Declared competing interests of authors

John Marsden acknowledges research grants from the Department of Health and Social Care, the National Institute for Health Research (NIHR) and the NIHR Biomedical Research Centre for Mental Health at South London and Maudsley NHS Mental Health Foundation Trust, and part-time employment as Senior Academic Advisor for the Alcohol, Drugs and Tobacco Division, Health and Wellbeing Directorate, Public Health England. He declares investigator-led educational grant funding from Indivior PLC (administered by Action on Addiction) for a study of adjunctive, personalised psychosocial intervention for non-response to opioid agonist treatment (ARC Trial), and support from NIHR (Health Technology Assessment) for a trial of extended-release naltrexone. He has received honoraria from Merck Serono (Darmstadt, Germany; 2015; clinical oncology medicine); Martindale Pharma (Brentwood, UK; 2017; treatment for opioid use disorder); and Indivior PLC (via PCM Scientific) as co-chairperson and chairperson (2015–18) for the conference on Improving Outcomes in Treatment of Opioid Dependence. Tim Millar has received research funding from the UK National Treatment Agency for Substance Misuse, Public Health England and the Home Office. He has been a member of the organising committee for conferences supported by unrestricted educational grants from Reckitt Benckiser Group plc (Slough, UK), Lundbeck Ltd (Milton Keynes, UK), Martindale Pharma and Britannia Pharmaceuticals Ltd (Reading, UK), for which he received no personal remuneration. He is a member of the UK Advisory Council on the Misuse of Drugs. John Strang is a clinician and researcher and has worked extensively with agencies in the addiction treatment fields and addiction-related charities and with government departments and has contributed to clinical guidelines on treatment types and provision. John Strang’s employer (King’s College London) has received, connected to his work, project grant support and/or honoraria and/or consultancy payments from the Department of Health and Social Care, the National Treatment Agency, Public Health England, the Home Office, the National Institute for Health and Care Excellence and the European Monitoring Centre for Drugs and Drug Addiction (EMCDDA), as well as research grants from (2016–18) NIHR, the Medical Research Council and the Pilgrim Trust. He has also worked with the World Health Organization, the United Nations Office on Drugs and Crime, EMCDDA, the US Food and Drug Administration and the US National Institute on Drug Abuse, as well as other international government agencies. John Strang’s employer (King’s College London) has also received, connected to his work, research grant support and/or payment of honoraria, consultancy payments and expenses from pharmaceutical companies [including, for 2016–18, Martindale, Indivior PLC, Mundipharma (Cambridge, UK) and Braeburn/Camurus (Lund, Sweden)] and trial medication supply from iGen and Braeburn. John Strang’s employer (King’s College London) has registered intellectual property on an innovative buccal naloxone with which John Strang has been named in a patent registration for concentrated naloxone nasal spray by Euro-Celtique SA on behalf of Mundipharma Research Limited. For updated information see www.kcl.ac.uk/ioppn/depts/addictions/people/hod.aspx (accessed 2 October 2018). Matthew Hickman has received unrelated unrestricted honoraria from Gilead Sciences, Inc. (Cambridge, UK), AbbVie (Maidenhead, UK), Janssen Pharmaceuticals (High Wycombe, UK) and Merck Serono. Matthew Hickman is a member of the Public Health Research Research Funding Board.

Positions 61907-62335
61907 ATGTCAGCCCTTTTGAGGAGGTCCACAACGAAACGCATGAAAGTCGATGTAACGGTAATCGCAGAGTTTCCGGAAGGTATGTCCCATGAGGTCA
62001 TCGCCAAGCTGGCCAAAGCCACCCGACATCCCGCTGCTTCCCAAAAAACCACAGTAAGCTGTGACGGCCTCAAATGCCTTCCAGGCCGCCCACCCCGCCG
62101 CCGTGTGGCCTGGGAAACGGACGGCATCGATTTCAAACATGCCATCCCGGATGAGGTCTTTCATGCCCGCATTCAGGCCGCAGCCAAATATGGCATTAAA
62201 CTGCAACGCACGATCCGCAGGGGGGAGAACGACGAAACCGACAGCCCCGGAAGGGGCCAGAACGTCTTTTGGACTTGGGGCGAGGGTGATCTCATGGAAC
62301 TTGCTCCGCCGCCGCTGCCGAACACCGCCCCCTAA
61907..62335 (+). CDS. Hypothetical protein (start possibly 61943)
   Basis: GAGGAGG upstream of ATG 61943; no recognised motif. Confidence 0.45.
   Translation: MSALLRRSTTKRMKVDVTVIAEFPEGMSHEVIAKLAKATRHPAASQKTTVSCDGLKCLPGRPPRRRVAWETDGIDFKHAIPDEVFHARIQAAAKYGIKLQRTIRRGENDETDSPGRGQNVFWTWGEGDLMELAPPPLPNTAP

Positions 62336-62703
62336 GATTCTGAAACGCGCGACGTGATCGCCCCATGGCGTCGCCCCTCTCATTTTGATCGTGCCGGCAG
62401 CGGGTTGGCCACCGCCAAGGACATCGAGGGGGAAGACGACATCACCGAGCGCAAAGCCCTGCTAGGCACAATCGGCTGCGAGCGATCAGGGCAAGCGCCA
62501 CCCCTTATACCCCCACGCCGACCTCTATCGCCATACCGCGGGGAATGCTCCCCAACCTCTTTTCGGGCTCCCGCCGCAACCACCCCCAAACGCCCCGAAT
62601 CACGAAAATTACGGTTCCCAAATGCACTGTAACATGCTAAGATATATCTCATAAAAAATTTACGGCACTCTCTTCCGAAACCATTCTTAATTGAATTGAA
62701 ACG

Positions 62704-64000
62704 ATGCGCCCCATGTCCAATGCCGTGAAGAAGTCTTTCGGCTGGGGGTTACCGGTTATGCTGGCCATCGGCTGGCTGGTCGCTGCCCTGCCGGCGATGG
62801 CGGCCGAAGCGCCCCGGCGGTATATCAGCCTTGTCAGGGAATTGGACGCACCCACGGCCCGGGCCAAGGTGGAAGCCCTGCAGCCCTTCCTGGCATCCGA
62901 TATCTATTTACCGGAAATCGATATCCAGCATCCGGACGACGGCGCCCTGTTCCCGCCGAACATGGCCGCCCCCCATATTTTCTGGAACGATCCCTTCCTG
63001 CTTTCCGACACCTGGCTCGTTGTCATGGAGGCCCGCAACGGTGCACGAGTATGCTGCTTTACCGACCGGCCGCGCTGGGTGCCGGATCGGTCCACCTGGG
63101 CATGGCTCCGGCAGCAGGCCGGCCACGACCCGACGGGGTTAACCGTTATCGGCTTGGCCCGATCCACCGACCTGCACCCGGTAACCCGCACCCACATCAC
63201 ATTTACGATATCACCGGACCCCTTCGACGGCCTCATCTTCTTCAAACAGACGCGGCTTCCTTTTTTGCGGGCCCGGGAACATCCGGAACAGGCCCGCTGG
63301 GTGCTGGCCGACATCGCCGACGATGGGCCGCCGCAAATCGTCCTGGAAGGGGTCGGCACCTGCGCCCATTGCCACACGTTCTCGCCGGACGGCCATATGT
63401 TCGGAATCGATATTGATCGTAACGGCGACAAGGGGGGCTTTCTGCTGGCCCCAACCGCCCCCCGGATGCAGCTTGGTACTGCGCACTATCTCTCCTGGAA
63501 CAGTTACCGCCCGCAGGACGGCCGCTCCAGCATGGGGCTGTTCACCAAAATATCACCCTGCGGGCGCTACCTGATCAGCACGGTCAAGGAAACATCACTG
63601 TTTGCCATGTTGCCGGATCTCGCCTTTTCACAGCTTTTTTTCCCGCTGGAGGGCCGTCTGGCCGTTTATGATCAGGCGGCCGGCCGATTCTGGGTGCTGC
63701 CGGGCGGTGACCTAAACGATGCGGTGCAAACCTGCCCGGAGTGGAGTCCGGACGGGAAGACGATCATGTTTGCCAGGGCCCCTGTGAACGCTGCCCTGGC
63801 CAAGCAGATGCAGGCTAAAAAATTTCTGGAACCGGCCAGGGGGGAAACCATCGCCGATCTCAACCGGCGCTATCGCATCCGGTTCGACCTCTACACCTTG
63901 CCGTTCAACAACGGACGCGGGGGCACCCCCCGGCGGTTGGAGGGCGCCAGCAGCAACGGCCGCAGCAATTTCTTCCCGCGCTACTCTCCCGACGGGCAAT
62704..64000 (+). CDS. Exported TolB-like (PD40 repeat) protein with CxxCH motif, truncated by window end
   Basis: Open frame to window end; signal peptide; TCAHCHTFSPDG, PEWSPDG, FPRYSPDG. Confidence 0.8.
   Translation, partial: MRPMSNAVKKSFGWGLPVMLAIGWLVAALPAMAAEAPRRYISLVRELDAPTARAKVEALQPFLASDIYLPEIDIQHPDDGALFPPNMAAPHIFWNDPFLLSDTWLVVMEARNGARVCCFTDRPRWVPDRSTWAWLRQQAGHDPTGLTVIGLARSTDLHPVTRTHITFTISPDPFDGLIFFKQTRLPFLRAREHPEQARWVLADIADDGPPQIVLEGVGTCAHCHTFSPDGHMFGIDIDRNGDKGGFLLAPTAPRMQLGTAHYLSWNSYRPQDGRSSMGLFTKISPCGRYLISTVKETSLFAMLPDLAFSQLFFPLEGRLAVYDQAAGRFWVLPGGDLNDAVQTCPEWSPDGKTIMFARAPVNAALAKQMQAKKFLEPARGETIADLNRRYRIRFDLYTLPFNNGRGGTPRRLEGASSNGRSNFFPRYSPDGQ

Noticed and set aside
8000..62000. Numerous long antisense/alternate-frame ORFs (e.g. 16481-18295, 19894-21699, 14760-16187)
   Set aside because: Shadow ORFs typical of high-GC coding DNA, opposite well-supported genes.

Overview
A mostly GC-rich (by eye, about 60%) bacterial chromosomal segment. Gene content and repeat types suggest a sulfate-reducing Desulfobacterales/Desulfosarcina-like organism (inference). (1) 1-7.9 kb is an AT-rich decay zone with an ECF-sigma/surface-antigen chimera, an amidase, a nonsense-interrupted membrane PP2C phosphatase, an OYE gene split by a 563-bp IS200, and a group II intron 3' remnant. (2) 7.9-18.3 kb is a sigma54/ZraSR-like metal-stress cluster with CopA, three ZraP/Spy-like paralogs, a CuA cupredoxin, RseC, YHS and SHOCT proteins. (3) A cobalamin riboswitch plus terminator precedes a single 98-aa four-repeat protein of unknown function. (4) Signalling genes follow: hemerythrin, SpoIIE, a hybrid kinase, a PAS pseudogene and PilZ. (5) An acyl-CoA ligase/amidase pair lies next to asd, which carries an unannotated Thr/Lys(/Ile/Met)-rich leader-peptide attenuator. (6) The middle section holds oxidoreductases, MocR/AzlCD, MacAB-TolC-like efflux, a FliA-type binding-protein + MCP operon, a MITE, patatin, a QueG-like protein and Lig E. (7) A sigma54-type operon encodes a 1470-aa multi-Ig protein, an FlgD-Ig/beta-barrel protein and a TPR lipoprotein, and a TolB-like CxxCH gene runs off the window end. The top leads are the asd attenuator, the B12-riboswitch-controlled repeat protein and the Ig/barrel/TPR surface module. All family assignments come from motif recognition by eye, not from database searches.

Last reviewed: October 2017; Accepted: July 2018.

Copyright © Queen’s Printer and Controller of HMSO 2019. This work was produced by Steer et al. under the terms of a commissioning contract issued by the Secretary of State for Health and Social Care. This issue may be freely reproduced for the purposes of private research and study and extracts (or indeed, the full report) may be included in professional journals provided that suitable acknowledgement is made and the reproduction is not associated with any form of advertising. Applications for commercial reproduction should be addressed to: NIHR Journals Library, National Institute for Health Research, Evaluation, Trials and Studies Coordinating Centre, Alpha House, University of Southampton Science Park, Southampton SO16 7NS, UK.
Bookshelf ID: NBK536756PMID: 30702836DOI: 10.3310/hsdr07030